New vaccine to better protect children against severe bacterial infections


13-September-2018

Babies and young children will from now on be better protected from potentially serious infections of the lungs, brain, spinal cord, blood, the middle ear caused by the bacteria pneumococcus, now that a new vaccine has been introduced.

The pneumococcal conjugate vaccine (PCV) was launched on Tuesday afternoon at the English River health centre by Health Minister Jean-Paul Adam and half a dozen three-month-old babies present at the ceremony were the first to be vaccinated.

This was in the presence of a group of health professionals from both the Seychelles Hospital and the English River health centre as well as the babies’ parents.

The PCV, one of the most recommended vaccine by the World Health Organisation (WHO), will now be included in the national Expanded Programme of Immunisation (EPI) of Seychelles joining others such as Hib and measles, all aimed at improving the quality of life of all Seychellois by curbing the ever increasing rise in health costs for the country associated with vaccines preventable diseases.

Programme manager for EPI, Florida Bijoux, has welcomed the new vaccine noting that there is quite a number of children who are admitted in hospital with pneumonia.

She added that this new vaccine will better protect them from more severe strains of the disease, noting that at present children are receiving the Hib vaccine which is not necessarily effective in protecting against different strains of the disease.

“We expect that with the vaccine the number of children being admitted with pneumonia, ear infections and others will reduce considerably,” Mrs Bijoux pointed out.

An investment entirely made by the Ministry of Health, the vaccine costs US $46 per dose and each infant requires three doses – administered at three, four and five months old.

She noted that the cost of the complete doses for a year has amounted to over US $300,000 or just over R4 million.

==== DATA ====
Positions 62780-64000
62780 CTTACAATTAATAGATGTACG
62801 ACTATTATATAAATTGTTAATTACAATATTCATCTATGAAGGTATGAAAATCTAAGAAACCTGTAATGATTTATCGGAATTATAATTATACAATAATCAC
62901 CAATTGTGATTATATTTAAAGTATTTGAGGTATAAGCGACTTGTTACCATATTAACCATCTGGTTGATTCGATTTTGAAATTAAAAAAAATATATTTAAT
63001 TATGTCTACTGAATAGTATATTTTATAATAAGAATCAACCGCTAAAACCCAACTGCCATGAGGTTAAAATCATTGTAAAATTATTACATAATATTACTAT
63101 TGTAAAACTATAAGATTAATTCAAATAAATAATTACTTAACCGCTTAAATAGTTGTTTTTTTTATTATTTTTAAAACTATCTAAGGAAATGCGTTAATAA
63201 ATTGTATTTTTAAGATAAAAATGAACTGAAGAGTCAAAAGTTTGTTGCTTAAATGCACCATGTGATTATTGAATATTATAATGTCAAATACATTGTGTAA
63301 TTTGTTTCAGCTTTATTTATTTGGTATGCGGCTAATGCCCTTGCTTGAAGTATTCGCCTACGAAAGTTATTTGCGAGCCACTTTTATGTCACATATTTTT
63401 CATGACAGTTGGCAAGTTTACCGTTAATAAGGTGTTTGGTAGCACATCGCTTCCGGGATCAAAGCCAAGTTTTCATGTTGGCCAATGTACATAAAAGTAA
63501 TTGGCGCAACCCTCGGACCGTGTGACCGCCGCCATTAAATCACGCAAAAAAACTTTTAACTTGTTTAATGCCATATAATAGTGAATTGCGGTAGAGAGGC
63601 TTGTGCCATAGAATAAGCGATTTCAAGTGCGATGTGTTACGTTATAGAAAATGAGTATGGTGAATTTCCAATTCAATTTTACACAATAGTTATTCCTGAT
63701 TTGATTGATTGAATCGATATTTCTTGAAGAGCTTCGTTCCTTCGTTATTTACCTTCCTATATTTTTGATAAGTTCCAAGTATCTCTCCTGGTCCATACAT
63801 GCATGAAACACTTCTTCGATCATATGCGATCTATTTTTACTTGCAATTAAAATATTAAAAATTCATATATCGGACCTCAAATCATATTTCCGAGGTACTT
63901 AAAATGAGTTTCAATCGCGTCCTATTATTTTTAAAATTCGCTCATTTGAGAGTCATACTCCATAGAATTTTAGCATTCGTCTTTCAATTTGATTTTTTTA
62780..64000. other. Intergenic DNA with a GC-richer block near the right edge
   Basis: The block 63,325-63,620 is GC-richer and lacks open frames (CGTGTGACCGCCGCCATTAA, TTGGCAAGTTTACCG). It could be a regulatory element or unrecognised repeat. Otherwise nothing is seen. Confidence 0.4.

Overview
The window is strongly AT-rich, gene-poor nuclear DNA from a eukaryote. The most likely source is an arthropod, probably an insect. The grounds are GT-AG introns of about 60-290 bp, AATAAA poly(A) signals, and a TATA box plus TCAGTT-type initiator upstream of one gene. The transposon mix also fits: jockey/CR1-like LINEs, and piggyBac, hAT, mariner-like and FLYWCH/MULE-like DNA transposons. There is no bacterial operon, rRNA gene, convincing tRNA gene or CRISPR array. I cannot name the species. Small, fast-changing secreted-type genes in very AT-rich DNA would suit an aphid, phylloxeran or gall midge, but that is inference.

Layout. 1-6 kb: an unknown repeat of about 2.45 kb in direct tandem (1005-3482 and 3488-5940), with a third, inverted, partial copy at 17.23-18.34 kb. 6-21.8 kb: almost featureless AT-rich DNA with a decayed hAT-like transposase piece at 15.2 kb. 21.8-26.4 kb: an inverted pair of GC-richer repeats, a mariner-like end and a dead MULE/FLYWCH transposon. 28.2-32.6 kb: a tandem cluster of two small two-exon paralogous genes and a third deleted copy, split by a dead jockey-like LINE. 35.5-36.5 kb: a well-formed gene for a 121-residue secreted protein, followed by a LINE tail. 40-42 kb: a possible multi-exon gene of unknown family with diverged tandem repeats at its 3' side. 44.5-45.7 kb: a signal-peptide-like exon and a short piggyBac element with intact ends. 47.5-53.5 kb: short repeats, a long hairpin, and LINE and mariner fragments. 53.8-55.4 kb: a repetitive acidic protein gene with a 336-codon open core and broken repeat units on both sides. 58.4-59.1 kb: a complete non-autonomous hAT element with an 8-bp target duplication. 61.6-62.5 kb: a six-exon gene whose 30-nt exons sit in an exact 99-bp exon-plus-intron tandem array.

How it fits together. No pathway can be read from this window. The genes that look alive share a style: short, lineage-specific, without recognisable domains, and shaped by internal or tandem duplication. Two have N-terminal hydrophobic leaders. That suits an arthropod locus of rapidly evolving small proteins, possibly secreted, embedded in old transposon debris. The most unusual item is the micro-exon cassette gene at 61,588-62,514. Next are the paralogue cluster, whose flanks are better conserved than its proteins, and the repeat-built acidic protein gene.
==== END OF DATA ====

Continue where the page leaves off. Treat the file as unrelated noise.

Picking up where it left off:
As the health ministry continues to strive to improve health care for our children, the future of our country, Mrs Bijoux lamented the fact that there are 10 children whose parents are reluctant to allow them to be vaccinated because of their religious beliefs.

Mrs Bijoux said health officials will continue to try and convince those parents on the advantages of the vaccine and the ravage pneumonia can cause on the health of their children, thus the importance of protecting them.

“If they insist on not agreeing for their children to be vaccinated there is a great risk for their immunity to be reduced and the possibility of catching the severe strains of those diseases increases,” noted Mrs Bijoux, adding that it will be a heavy blow to the achievements of the gains in child healthcare.

Health Care Agency chief executive, Dr Danny Louange, highlighted the achievements and progress of the health sector and the immunisation programme in place.

In remarks before launching the vaccine, Minister Adam stated that “immunisation is one of the most cost-effective ways to deliver results in any health sector and Seychelles has the results to prove this”.

He went on to stress that it should not be acceptable for any child to die from a preventable disease and in Seychelles the introduction of the pneumococcal vaccine is a sign of the government’s ongoing effort to provide improved life-saving vaccines to all our children starting with the very young and this is expected to drastically help reduce their hospital admissions.

Minister Adam went on to note that the new vaccine will not only contribute in reducing deaths caused by pneumonia but will among other things pave the way to achieve the SDGs in particular SDG 3.  The latter relates to ending preventable deaths among newborns and children under five years of age with all countries aiming to reduce mortality among children to at least as low as 12 per 1000 live births and under five years to as low as 25 per 1000 live births.

“In Seychelles we are already below those rates. In 2016, the infant mortality rate decreased from 13.37 to 10.9 in 2017,” Minister Adam stressed, noting that the under five mortality rate has also decreased from 14.59 in 2016 to 13.33 in 2017.

He expressed the hope that in spite of numerous challenges being faced the health sector will continue to achieve good results in this area.

The minister availed of the opportunity to thank all health professionals in child health development and promotion who have made the roll out of the vaccine possible.

 

 

 

 

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